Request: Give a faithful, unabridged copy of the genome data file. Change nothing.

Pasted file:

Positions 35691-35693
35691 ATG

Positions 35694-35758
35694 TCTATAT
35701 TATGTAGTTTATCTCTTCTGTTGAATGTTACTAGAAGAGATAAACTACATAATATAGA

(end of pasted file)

Positions 35691-35693
35691 ATG

Positions 35694-35758
35694 TCTATAT
35701 TATGTAGTTTATCTCTTCTGTTGAATGTTACTAGAAGAGATAAACTACATAATATAGA